Bringing homelessness home… Round One

Photo by Jen Wilton (@GuerillaGrrl)

Photo by Jen Wilton (@GuerillaGrrl)

A week under threat of brutal eviction by high court bailiffs is bound to put most people into a pretty bad state… but it will take more than high court bailiffs to silence the Sweets Way community!

It was a week ago on Friday that Annington Properties had everyone left on the estate’s possession orders moved from County Court to High Court bailiffs. This meant that as of Monday morning, families were facing the prospect of goons kicking in their front doors, unannounced, at 6am, leaving them with ten or so minutes to empty all of their belongings into the street. Luckily, this didn’t transpire, though it did set-off a real panic amongst the remaining families at Sweets Way. In the panic, we all headed to Barnet Homes and demanded immediate rehousing. What families got varied considerably, and continued the pattern of people being moved into places that are simultaneously:

  • More expensive than Sweets Way,
  • Of worse quality than Sweets Way, and
  • Further away from the schools, jobs and health care needs of the residents of Sweets Way.

We continue to be disgusted by the social cleansing of our community, but we are no less committed to fighting it, even if the estate is almost empty.

With this shared resolution in mind, we decided to pay a visit to the home of Councillor Richard Cornelius, who is both our ward councillor, and the Leader of Barnet Council, who of course approved Annington’s development plans for Sweets Way, among many other scuzzy moves. (Check our friends at Barnet Housing Action or the Broken Barnet blog for more on the dodgy dealings of Barnet Council).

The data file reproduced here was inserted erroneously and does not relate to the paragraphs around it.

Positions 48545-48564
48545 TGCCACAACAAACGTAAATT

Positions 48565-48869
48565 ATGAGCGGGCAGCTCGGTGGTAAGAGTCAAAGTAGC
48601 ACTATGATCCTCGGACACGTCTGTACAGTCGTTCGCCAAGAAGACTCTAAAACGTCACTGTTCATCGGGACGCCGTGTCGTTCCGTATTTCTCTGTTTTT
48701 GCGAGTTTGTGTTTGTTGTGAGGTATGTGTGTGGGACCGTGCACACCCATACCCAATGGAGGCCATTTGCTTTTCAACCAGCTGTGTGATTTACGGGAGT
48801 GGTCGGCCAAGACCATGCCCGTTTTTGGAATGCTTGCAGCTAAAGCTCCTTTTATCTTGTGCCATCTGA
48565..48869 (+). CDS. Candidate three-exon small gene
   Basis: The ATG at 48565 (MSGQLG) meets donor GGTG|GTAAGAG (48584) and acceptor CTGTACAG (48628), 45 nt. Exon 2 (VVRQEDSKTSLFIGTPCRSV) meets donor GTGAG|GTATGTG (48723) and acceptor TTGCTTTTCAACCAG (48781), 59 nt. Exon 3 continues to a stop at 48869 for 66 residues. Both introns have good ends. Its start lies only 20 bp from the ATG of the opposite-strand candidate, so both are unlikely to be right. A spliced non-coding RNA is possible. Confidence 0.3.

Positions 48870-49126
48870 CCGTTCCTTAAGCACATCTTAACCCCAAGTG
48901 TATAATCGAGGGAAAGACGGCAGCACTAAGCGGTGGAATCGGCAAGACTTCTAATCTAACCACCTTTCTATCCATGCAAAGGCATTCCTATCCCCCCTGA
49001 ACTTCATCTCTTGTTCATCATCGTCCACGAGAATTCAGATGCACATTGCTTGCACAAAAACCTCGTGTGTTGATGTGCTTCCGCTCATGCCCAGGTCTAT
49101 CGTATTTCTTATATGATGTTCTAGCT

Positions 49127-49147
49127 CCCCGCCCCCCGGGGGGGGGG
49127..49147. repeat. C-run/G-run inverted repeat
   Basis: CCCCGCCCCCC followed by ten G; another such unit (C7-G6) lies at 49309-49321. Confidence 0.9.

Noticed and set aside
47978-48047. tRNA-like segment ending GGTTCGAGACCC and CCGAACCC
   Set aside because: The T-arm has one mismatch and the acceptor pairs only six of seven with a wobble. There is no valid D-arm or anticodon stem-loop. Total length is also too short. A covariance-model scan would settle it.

As it turned out, he wasn’t around, but that didn’t stop us from launching a ‘grassroots regeneration scheme’ in his front garden, with tents and brollies labelled ‘temporary’ and ‘emergency accommodation’ to highlight the precariousness that the families of Sweets Way have been forced to live with. Some families have moved FOUR times since February! Others have been without heating and hot water! Most have been moved so far away from the places they need to be to live their lives, as to have affected children’s schooling and parents’ work.

So as the children pitched tents and sang songs in front of the Cornelius’ family home, we took our first steps to bringing homelessness home to one of the people most responsible for creating it. Richard Cornelius has led on countless decisions that have made Barnet a far harder place to be poor and working class, yet has been able to return each day to his Totteridge home and sleep-easy without having to face the consequences of these decisions.


We don’t have that luxury. As long as we aren’t able to live with dignity in our own borough, neither will those who have constructed this so-called housing crisis in a borough:

  • With 3,400 empty homes (2.14% of total properties in the Borough),
  • Which has approved the demolition or sell-off of thousands of council flats, and
  • Which has only built THREE new council homes in the last 22 years (zero from 2003 – 2013).

As long as Barnet Council makes social cleansing their official housing policy, those who have constructed these policies, and those who have benefited from them, will continue to hear from us…

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2 thoughts on “Bringing homelessness home… Round One

  1. Pingback: Bringing Homelessness Home, Round Two: Tom Davey, Head of Social Cleansing | sweets way resists

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